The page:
Tom Bombadil is a mysterious and funny old man: "Old Tom Bombadil is a merry fellow/ Bright blue his jacket is, and his boots are yellow" (LR 139). He is one with nature and is not concerned with worldly matters, and lives peacefully on the outskirts of the forest with his wife Goldberry. When Frodo and his friends are rescued from Old Man Willow by Tom and brought to his house, they learn that he is a character of many mysteries. The most astonishing thing about him is that he is not affected by the Ring. It has no power over him as it has over others:
Tom put the Ring round the end of his little finger and held it up to the candlelight. For a moment the hobbits noticed nothing strange about this. Then they gasped. There was no sign of Tom disappearing! (LR 148).
Later on we learn that Tom Bombadil has walked the earth since the beginning of Time. This has raised many questions and discussions about his origin. Some critics even go so far as to say that he is the embodiment of Eru Ilúvatar, the Creator. In a letter to Peter Hastings, a bookshop keeper who had made such a suggestion, Tolkien refuted this interpretation (Letters 191-192). He never gave an explanation about the origin of Tom Bombadil, but he provided a reason for his existence: "Even in a mythical age there must be some enigmas, as there always are. Tom Bombadil is one (intentionally)" (174). In other words, Tom Bombadil is put in the plot so that not everything in the mythology seems to have an answer.
Whatever the reasons for his presence though, the fact remains that he possesses some extraordinary powers. He has the means to aid the Good side in this important quest, but he chooses not to. Later on, at the council of Elrond Halfelven, when it is suggested that the Ring should be given to Tom, Gandalf replies: "If he [is] given the Ring, he [will] soon forget it, or most likely throw it away. Such things have no hold on his mind" (LR 283). This suggests that Tom Bombadil does not care about the fate of the world, a world that he himself is very fond of. If Sauron captures the Ring, Middle-Earth will find itself in eternal darkness, and its inhabitants will become Sauron's slaves forever. This goes for Tom Bombadil too. He will not be able to live the peaceful life with Goldberry in their little cottage, which he so much desires. More important, if he has the means to help save the world, it should be his moral obligation to do so, if not for his own sake, at least for the sake of the free peoples of Middle-Earth. In this light, Tom Bombadil belongs to the Undefinable category, the Neutrals, because he chooses not to take a stand.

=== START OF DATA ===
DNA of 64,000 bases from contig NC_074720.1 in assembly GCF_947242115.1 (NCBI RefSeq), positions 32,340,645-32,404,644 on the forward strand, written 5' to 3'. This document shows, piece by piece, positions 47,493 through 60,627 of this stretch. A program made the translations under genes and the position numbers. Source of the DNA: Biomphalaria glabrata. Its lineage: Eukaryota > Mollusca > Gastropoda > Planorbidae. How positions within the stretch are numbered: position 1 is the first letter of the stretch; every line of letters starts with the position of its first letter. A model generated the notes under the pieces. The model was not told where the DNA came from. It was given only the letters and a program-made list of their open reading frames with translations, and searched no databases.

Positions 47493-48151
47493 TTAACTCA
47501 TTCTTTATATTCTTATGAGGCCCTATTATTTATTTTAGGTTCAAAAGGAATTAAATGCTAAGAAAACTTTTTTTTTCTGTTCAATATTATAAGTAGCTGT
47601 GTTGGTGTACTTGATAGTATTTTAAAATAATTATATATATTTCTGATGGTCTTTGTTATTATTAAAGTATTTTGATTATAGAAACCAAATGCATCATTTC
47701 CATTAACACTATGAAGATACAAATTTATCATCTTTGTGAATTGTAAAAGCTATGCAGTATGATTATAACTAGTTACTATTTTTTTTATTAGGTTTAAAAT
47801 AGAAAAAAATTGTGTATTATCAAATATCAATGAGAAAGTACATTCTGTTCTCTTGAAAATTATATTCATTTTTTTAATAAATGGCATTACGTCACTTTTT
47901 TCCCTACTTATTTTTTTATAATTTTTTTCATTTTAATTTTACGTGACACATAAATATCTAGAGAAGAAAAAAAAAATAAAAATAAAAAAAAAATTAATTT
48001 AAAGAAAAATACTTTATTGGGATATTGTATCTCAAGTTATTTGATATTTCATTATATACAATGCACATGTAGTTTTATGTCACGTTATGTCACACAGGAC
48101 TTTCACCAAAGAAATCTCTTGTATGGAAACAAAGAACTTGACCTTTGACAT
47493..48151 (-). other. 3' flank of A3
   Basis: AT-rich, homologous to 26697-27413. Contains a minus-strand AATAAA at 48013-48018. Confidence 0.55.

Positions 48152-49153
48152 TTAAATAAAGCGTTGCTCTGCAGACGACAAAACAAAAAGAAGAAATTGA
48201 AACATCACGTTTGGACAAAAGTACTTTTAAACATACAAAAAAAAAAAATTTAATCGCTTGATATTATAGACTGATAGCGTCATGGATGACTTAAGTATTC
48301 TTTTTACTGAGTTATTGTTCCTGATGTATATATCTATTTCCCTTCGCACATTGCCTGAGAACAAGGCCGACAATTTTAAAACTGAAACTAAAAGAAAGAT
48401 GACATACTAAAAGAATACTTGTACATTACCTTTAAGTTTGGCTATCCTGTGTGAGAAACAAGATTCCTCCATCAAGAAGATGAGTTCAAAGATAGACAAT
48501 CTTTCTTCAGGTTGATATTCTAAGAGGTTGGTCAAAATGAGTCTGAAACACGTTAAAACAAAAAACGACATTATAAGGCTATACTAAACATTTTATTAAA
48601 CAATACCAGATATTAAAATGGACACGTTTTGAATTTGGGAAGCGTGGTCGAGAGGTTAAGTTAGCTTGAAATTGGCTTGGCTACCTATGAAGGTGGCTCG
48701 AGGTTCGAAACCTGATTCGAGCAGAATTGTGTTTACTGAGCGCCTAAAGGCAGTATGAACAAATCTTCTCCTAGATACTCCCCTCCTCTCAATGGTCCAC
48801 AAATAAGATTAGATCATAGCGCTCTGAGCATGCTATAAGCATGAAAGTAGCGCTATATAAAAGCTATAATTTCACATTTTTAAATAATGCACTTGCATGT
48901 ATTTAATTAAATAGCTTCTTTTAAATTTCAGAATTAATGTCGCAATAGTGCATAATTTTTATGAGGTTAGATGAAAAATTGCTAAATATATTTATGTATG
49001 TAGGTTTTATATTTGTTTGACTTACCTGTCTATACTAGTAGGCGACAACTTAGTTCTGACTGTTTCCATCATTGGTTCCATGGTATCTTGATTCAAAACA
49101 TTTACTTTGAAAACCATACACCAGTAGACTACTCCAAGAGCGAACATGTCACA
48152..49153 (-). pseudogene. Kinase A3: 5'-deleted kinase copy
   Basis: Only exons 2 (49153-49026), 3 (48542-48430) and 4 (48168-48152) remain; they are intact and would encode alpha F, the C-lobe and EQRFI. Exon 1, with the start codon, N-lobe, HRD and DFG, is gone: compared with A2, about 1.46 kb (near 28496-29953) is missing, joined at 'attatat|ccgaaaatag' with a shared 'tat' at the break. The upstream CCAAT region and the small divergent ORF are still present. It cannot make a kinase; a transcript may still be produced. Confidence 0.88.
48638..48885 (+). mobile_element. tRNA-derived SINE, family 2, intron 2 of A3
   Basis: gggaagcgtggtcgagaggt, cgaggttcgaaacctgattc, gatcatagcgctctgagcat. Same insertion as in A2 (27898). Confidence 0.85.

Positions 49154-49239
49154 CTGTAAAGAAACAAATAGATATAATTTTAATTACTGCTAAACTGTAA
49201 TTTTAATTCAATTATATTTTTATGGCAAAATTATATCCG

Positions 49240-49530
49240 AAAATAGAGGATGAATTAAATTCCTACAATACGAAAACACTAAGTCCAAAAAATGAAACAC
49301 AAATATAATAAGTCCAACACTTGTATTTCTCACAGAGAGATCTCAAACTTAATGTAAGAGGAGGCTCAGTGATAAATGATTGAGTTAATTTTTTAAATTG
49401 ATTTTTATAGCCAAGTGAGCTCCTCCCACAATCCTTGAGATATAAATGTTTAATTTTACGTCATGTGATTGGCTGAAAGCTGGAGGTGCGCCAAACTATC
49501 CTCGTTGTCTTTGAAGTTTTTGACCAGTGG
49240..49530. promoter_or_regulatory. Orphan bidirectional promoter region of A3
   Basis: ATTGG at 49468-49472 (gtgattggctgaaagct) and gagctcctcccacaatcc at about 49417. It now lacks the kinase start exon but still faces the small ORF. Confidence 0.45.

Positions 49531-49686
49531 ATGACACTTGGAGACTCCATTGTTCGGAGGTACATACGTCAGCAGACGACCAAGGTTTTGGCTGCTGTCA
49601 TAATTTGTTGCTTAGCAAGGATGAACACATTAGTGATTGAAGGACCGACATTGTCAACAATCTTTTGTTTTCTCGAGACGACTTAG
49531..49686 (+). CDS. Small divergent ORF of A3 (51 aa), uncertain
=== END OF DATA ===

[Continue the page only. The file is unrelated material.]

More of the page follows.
Boromir, captain of Minas Tirith, is one of the eight members of the fellowship that are to escort Frodo on his quest to Mount Doom. At the council of Elrond, he is chosen for his great strength and skills in arms, but also as one of the representatives for Mankind. At this council, the Ring issue is discussed back and forth. What are they to do with it? In the end, it is decided that Frodo, as Ringbearer, shall carry it to Mount Doom, in the land of Mordor, i.e. Sauron's domains.
Boromir is of another opinion. He wants to use this great weapon, the Ring, against the enemy: "Why do you speak of ever hiding or destroying? Why should we not think that the Great Ring has come into our hands to serve us in the very hour of need?" (LR 285). What he does not understand is that the Ring cannot be used for good purposes. Those who have the power to use the Ring, will themselves be corrupted by it, and eventually become like the Dark Lord himself. Boromir cannot fathom this, and from that moment the Ring is ever on his mind. He wants to bring it to Minas Tirith with the purpose of saving his people, and defeat Sauron. It is a noble thought, and we cannot blame Boromir for this. It is never his intention to cease power himself. He wants to save his country and people, just like the Dunlendings and the Rohirrim.